• Make sure that you ask the pet owner’s permission first, and whilst you’re at it, ask the owner for their own social media handle (or perhaps their pet’s – more people than you think have set up Instagram for their pet!) so that you can tag them in any posts you create.
  • Competitions
    • I don’t know about you, but I’m willing to bet that my puppy (a black and white Sprocker called Ned) is the most gorgeous pup in the world. He would win any ‘cutest dog’ competition hands down. (Don’t worry, I’m aware that EVERYONE thinks this about their own pets.)
    • Running competitions like this, with prizes such as ‘free consultation’ or ‘free nail clip’ or even a dog toy from your practice shop is likely to drive engagement with your clients and might even bring in a few new ones.
    • Ask your clients/followers to upload a picture of their pet and tag your practice to enter, you could even add themes (Easter, Christmas, Halloween, Sleepy Cat, Water baby dogs etc). The added bonus of this is that all of your client’s followers will see their post too, driving wider community engagement and awareness of your practice.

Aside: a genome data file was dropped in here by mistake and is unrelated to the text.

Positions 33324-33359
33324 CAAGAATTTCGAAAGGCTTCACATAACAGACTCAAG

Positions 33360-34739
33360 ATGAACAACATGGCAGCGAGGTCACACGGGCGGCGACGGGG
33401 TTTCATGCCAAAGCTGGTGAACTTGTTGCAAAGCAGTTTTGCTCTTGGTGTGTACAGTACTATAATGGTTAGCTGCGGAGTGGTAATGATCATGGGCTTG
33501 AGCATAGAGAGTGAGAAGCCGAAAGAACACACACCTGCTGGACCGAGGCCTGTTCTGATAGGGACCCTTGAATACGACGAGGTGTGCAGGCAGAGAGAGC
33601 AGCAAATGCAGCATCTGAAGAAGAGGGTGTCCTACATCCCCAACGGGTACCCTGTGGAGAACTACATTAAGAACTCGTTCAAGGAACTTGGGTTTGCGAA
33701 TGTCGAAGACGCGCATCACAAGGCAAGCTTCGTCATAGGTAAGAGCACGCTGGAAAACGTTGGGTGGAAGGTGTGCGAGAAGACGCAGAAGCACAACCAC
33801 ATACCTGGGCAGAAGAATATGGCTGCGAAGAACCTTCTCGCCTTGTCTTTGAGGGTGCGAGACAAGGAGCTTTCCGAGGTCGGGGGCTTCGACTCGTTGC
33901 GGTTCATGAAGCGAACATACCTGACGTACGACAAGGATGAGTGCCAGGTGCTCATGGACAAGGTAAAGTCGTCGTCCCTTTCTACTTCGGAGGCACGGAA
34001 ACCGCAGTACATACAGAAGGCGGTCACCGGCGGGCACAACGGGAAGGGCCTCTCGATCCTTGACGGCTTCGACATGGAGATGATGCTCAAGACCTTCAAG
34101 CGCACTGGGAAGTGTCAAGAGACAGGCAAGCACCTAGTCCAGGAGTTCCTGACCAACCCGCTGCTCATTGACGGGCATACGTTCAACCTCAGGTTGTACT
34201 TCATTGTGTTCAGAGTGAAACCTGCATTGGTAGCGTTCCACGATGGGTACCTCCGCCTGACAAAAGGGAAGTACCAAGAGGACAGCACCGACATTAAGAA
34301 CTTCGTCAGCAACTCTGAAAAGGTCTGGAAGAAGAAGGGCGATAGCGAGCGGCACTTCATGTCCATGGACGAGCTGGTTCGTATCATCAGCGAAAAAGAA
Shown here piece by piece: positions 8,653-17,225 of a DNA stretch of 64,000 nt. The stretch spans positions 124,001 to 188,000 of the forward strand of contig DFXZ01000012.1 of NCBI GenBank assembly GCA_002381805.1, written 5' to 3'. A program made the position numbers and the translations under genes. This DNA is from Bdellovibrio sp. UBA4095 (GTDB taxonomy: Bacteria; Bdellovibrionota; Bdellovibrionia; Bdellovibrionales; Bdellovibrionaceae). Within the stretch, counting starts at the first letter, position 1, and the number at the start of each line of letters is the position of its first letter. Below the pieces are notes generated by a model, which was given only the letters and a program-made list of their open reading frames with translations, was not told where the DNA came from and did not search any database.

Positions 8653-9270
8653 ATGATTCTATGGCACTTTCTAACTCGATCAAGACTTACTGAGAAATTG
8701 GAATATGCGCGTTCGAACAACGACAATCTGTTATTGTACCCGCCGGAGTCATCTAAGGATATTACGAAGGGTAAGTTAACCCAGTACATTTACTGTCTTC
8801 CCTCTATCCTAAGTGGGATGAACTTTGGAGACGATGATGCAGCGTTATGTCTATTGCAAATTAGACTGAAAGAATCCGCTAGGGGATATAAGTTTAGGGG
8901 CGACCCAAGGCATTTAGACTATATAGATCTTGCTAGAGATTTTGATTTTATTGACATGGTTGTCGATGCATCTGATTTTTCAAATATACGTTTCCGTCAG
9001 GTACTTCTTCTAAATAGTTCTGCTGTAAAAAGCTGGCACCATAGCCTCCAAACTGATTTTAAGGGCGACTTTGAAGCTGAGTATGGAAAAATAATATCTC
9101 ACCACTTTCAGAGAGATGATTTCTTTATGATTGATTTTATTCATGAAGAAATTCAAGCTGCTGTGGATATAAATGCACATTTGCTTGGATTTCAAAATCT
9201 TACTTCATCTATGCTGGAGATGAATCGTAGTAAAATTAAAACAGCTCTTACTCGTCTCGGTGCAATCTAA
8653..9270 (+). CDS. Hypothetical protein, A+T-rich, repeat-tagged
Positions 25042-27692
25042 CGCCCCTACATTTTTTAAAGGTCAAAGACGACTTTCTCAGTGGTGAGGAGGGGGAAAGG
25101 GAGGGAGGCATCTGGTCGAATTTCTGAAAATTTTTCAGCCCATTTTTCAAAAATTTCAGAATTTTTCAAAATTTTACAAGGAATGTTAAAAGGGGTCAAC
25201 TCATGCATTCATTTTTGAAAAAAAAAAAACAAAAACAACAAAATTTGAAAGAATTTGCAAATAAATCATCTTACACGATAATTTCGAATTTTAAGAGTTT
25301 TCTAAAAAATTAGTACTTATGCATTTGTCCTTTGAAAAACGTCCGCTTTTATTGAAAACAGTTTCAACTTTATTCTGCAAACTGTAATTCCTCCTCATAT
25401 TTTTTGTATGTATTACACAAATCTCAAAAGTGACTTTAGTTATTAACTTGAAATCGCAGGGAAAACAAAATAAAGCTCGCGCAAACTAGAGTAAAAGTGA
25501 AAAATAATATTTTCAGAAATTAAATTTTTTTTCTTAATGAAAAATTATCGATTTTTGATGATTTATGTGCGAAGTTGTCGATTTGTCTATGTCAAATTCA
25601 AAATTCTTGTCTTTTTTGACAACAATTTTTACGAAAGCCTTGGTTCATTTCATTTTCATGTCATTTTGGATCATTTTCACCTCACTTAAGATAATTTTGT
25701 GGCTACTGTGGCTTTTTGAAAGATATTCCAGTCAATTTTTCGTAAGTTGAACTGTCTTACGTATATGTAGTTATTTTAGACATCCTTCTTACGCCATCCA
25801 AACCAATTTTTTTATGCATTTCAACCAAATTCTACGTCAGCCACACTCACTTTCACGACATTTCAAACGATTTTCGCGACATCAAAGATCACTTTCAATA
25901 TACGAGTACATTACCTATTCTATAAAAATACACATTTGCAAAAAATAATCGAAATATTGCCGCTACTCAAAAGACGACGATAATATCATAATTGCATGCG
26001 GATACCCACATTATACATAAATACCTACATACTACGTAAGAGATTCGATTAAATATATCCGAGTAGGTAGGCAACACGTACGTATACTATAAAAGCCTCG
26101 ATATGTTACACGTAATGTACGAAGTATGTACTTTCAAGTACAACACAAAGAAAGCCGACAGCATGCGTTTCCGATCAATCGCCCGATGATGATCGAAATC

• Offers/promotions
    • Does your practice do a ‘new puppy bundle’ or any other offers that you could promote via social media? Maybe a subscription for flea, tick and worming treatments? A discount for multiple pets?
    • It’s worth trying to promote these through social media. A great one we have seen recently is ‘sign up for a 12 month flea tick and worm treatment subscription and get the 12th month free’ not only is the client getting a great deal here, but you are increasing your MRR (monthly recurring revenue). The same would work with any special dietary food requirements,
  • Educational Posts
    • How often should I worm my pet? When do I clips my dog’s nails? What’s the benefit of having my pet spade? What kind of diet should I be feeding my rabbit? How do I know if my dog needs their anal glands done? This is just a quick example of the sort of question that pet owners might have about caring for their pet.
    • Educational posts go a long way to concreting the relationship that you have with your current clients, and again might help to encourage new clients to register their pets.